Under Armour said it was "cooperating with the U.S. Securities and Exchange Commission and the U.S. Department of Justice investigations."

"The company began responding in July 2017 to requests for documents and information relating primarily to its accounting practices and related disclosures, and the company firmly believes that its accounting practices and disclosures were appropriate," a company spokesperson told TheStreet in a statement.

Under Armour reports its third quarter-earnings Monday.

Last month, Under Armour said that founder and CEO Kevin Plank would step down and be replaced by Patrik Frisk, president and chief operating officer, on Jan. 1.

Under Armour shares fell 14.47% to $18.08 in premarket trading.

4. -- Saudi Aramco Kicks Off Plans to Go Public

Saudi Aramco, Saudi Arabia's massive, state-controlled oil giant, officially kicked off its long-anticipated initial public offering in what is widely expected to be the world's largest-ever share sale.

In a brief statement Sunday, the oil producing conglomerate overseen by Saudi Crown Prince Mohammed bin Salman said it plans to move forward with an IPO on the kingdom's domestic exchange, the Tadawul, before the end of the year. It will then look proceed with an international IPO.

The oil giant, officially known as Saudi Arabian Oil Co., didn't disclose how much of the company it plans to list or at what price.

The decision to move forward with an IPO is part of bin Salman's plan to wean the Saudi economy off oil revenue, particularly as the country's lock on supply continues to be eroded by increased oil production and capacity in the U.S. and elsewhere, and as the world slowly shifts to alternative energy sources.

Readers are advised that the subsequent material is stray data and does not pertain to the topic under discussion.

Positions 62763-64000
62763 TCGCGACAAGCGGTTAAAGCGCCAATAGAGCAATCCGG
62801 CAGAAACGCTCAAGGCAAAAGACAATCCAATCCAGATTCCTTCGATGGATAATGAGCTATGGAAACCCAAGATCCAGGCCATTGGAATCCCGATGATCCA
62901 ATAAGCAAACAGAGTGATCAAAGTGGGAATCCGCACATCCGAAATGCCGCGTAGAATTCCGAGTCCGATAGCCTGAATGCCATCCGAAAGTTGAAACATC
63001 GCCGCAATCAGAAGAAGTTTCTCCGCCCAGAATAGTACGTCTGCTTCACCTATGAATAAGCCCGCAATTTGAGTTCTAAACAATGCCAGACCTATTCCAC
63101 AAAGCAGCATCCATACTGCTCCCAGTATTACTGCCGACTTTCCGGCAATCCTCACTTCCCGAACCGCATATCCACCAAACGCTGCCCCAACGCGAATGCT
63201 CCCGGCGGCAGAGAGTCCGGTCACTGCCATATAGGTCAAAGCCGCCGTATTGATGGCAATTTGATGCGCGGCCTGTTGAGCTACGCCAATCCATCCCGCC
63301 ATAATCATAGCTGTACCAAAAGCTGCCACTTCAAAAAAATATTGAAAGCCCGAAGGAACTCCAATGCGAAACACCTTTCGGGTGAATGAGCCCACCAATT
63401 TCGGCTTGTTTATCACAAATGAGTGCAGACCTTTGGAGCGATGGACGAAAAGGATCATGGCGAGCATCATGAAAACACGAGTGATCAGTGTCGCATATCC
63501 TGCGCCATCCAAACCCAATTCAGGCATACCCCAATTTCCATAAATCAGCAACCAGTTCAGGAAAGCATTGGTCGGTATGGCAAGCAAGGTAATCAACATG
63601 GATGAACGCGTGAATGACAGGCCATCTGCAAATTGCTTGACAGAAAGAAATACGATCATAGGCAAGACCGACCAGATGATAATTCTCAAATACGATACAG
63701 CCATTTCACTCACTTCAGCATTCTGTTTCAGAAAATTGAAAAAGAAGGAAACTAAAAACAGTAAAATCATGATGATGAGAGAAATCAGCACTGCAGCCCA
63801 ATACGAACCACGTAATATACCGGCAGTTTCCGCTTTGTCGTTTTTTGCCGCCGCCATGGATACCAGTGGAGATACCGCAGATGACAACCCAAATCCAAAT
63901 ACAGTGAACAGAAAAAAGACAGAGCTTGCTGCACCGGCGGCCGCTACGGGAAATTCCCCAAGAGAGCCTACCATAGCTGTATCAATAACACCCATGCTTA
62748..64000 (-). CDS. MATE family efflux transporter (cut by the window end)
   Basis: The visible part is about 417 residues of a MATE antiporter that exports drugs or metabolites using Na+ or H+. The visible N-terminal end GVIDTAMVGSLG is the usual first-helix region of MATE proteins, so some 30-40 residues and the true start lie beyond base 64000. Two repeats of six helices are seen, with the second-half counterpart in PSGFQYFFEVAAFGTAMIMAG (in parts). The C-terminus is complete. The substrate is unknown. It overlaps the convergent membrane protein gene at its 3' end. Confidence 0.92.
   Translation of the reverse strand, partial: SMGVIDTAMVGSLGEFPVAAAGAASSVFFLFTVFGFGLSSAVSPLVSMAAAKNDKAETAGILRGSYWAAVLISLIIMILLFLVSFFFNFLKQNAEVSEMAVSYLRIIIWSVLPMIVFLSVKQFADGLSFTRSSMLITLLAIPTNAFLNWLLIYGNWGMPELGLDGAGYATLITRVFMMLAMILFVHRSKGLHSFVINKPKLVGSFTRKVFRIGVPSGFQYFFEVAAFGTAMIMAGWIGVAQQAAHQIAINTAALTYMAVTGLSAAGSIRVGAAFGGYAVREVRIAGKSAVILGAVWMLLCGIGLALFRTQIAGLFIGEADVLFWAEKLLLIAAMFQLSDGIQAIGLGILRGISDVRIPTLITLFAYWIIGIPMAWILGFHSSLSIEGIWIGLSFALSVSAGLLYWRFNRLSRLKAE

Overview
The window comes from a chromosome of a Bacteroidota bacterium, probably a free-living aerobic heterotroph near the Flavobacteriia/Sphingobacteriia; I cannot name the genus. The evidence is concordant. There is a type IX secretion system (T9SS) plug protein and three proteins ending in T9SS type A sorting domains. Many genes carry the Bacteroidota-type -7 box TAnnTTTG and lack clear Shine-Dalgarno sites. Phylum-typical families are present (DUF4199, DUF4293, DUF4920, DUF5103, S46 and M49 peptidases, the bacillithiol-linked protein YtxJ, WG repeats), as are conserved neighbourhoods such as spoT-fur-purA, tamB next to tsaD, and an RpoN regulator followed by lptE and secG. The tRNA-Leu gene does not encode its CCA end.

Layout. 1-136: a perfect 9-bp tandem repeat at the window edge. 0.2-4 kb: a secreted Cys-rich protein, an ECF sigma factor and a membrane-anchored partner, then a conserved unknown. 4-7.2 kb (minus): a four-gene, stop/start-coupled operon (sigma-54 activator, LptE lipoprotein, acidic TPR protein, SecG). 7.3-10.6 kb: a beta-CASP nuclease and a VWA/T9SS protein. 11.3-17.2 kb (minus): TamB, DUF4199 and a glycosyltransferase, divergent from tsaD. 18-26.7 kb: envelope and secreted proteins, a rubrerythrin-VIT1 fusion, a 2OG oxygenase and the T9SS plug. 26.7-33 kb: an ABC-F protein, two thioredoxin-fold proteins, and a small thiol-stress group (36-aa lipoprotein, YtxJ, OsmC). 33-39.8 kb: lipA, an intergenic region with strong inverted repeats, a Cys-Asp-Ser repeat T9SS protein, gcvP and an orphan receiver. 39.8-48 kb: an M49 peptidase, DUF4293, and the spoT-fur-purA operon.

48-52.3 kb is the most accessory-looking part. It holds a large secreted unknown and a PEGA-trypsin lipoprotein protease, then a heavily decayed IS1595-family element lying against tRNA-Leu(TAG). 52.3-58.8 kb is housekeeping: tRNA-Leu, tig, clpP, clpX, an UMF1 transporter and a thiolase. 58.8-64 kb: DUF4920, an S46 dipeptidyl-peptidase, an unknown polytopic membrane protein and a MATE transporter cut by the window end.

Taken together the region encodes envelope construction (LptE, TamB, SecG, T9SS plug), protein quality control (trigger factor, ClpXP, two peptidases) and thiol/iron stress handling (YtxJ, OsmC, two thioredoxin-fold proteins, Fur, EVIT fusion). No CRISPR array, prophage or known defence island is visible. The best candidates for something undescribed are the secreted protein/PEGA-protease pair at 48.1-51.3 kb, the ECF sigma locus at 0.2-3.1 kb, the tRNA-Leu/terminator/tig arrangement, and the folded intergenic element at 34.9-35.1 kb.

Approved in recent days by the crown prince himself, the IPO comes after four years of delays, though it has been widely expected to move forward in recent months. Aramco last month delayed the official announcement of its IPO plans until it had released its third-quarter earnings.

5. -- Berkshire Hathaway Posts Record Third-Quarter Profit

Warren Buffett's Berkshire Hathaway (BRK.A)  reported record third-quarter profit and also boosted its cash holdings as the company continued to post strong returns from its bets on traditional, large, consumer-oriented businesses.

In a Securities and Exchange Commission filing, the Omaha, Nebraska-based company reported third-quarter earnings of $16.5 billion, or $10,119 per Class A share, vs. $18.5 billion, or $11,280 a share, in the year-earlier period, which included unrealized investment gains.

Operating earnings, which exclude some investment results, rose to $7.9 billion from $6.9 billion.

Berkshire Hathaway held $128 billion in cash or short-term Treasurys as of Sept. 30, the company said in the filing, up from $122 billion at the end of the second quarter.

Berkshire bought back about $700 million of its own shares in the third quarter, bringing its total buybacks for the year to $2.8 billion, the company said.

Buffett, 89 years old, is the largest shareholder in Berkshire Hathaway, with nearly a third voting stake in the company.

Buffett and Berkshire are known for their investments in traditional staple businesses like Kraft Heinz (KHC) , Coca-Cola (KO) , General Motors (GM) and Costco (COST) , though the "Oracle of Omaha" has more recently been dabbling in less-traditional types of businesses, in particular e-commerce Amazon (AMZN) , which the company recently boosted its stake in by 11%.